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Briana WilliamsDistinguished Alumna of Tomorrow is an award of hope and promise. According to those who have known and worked with her at Marygrove, both are present in Briana Williams in abundance.

In describing Briana's gifts, Professor Donald Levin says, "Her insights about literature are astute, and she articulates those insights in writing with grace and power." Briana is a multiple winner of the Amy S. McCombs/Frederick P. Currier Writing Award. It is associated with the Contemporary American Authors Lecture Series. One of her essays examined the poetry of Elizabeth Alexander. The poems present an expansive view of what it means to be black in America countering those who believe there is only one way to be truly black.

In a contest sponsored by Chrysler LLC, Briana won the grand prize of a $5,000 scholarship for her essay, "The D and Me." The essay describes her experience moving from Nashville, Tennessee to Detroit when she was 10 and how she came to know the city and erased the stereotypes she had when she arrived.

Briana is enthusiastic about her recent internship at Tulane University in New Orleans which included a class on the history and culture of the city. She assisted at a summer camp for kids, a proactive program which aims to change the culture of violence in New Orleans. It included a performance at the House of Blues. "Much of the city looks fine, especially the downtown and tourist areas," she says. Briana also worked with Project Green Light distributing energy efficient light bulbs to people in areas that had been hard hit by Hurricane Katrina, noting that you could still see the high water lines on the walls and windows of the homes. Some are still waiting for the electricity to be reconnected. Nonetheless, they are very grateful. Briana comments that the people have a great "can do" spirit and are working together to get things rather than relying on government help.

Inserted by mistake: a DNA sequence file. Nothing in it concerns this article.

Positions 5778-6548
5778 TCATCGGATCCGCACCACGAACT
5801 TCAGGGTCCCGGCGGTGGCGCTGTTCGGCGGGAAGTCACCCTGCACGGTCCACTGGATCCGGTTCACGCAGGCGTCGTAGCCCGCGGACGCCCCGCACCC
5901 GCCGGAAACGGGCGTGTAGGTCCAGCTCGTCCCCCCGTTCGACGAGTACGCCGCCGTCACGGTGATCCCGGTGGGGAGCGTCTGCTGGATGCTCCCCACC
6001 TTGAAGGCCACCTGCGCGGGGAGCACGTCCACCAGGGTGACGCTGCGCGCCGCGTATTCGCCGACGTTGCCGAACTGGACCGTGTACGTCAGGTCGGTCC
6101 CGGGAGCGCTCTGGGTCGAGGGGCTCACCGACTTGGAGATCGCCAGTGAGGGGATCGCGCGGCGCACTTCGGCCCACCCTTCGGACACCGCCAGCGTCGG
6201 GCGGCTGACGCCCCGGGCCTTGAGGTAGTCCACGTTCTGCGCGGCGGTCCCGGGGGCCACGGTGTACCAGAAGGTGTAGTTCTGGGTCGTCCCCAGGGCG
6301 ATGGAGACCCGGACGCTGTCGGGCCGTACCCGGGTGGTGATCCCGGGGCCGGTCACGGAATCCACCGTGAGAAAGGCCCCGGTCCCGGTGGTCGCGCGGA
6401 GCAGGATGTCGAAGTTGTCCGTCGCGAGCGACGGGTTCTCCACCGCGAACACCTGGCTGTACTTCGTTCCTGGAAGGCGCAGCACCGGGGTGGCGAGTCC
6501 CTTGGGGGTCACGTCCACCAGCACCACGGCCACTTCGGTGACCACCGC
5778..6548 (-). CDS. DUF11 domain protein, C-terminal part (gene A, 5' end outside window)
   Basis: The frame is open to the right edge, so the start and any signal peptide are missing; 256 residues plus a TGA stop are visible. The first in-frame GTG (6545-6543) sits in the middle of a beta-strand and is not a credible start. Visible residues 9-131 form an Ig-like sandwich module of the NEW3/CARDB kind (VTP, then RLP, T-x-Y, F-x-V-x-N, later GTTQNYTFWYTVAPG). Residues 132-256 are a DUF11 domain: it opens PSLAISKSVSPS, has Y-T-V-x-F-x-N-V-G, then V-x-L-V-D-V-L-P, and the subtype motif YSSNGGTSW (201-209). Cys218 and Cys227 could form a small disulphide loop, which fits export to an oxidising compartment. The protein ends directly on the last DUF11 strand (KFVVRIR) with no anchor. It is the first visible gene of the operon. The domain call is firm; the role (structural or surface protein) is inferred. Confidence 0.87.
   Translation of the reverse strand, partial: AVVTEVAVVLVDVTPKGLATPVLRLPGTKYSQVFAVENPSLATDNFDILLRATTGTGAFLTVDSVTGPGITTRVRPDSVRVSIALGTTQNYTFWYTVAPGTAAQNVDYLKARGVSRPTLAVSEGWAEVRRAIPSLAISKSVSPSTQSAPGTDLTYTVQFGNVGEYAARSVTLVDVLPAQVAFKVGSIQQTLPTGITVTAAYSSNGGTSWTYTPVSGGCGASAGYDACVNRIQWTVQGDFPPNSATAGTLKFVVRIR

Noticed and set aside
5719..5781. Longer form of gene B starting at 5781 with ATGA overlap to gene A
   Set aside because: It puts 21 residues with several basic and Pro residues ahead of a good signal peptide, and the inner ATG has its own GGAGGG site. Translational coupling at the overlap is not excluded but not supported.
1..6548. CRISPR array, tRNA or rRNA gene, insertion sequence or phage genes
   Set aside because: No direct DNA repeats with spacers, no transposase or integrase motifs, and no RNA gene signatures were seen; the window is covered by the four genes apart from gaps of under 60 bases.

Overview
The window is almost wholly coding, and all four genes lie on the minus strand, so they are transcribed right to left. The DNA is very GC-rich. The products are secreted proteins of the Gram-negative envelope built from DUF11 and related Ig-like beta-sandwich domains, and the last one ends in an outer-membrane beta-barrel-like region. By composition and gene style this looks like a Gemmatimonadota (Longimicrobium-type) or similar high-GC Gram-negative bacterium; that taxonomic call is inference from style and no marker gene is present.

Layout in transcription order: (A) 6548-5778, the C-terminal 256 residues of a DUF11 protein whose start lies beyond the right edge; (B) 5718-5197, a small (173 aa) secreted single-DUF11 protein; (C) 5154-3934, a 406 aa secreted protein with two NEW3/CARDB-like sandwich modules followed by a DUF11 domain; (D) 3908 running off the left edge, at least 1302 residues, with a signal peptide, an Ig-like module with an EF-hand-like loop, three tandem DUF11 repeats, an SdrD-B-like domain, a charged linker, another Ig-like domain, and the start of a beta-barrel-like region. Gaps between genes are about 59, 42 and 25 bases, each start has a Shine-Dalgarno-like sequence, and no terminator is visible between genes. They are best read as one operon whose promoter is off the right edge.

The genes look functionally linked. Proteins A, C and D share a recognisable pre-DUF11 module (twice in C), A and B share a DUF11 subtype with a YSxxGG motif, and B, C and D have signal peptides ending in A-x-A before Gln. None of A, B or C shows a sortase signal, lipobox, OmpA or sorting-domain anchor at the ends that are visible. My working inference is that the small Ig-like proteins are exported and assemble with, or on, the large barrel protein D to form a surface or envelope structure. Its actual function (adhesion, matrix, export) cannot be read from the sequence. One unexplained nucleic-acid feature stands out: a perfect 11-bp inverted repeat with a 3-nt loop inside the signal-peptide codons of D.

On campus, Briana works about 10 hours a week in the newly renovated Nancy A. McDonough Geschke Writing Center. She finds that much of the time she is helping students build their confidence in their own ideas and skills. Michael Martin, co-director of the Center, comments, "She has a genuine gift for making students feel at ease in tutoring sessions. In addition to her interpersonal gifts, Briana's knowledge of writing and the process of writing give her valuable expertise in this work. Most of our assistants are graduate students; Briana can stand beside any one of them."

Briana describes her 2008 internship with Lotus Press, a publishing operation run by Detroit poet laureate Naomi Long Madgett, as inspiring. "I learned so much about the rich history of black writers from Detroit."

At the 2008 Marygrove College Honors Convocation, Briana was presented with the DeVlieg Foundation English and Modern Languages scholarship for "a student who demonstrates great promise as a scholar of literature and language."

She is thriving in the small college environment and considers it a blessing to be a Marygrove student. She enjoys living on campus and says that the cafeteria offers lots of healthy choices. Briana has an older sister and a younger brother and speaks of her mother, Veretta Nix, in glowing terms as her inspiration and her best friend. Briana has not decided what's next, but is looking into various graduate school opportunities and thinks that becoming a college professor might be in her future. She is honored and pleased to be named Distinguished Alumni of Tomorrow and hopes that she makes good on the high expectations embodied in the award.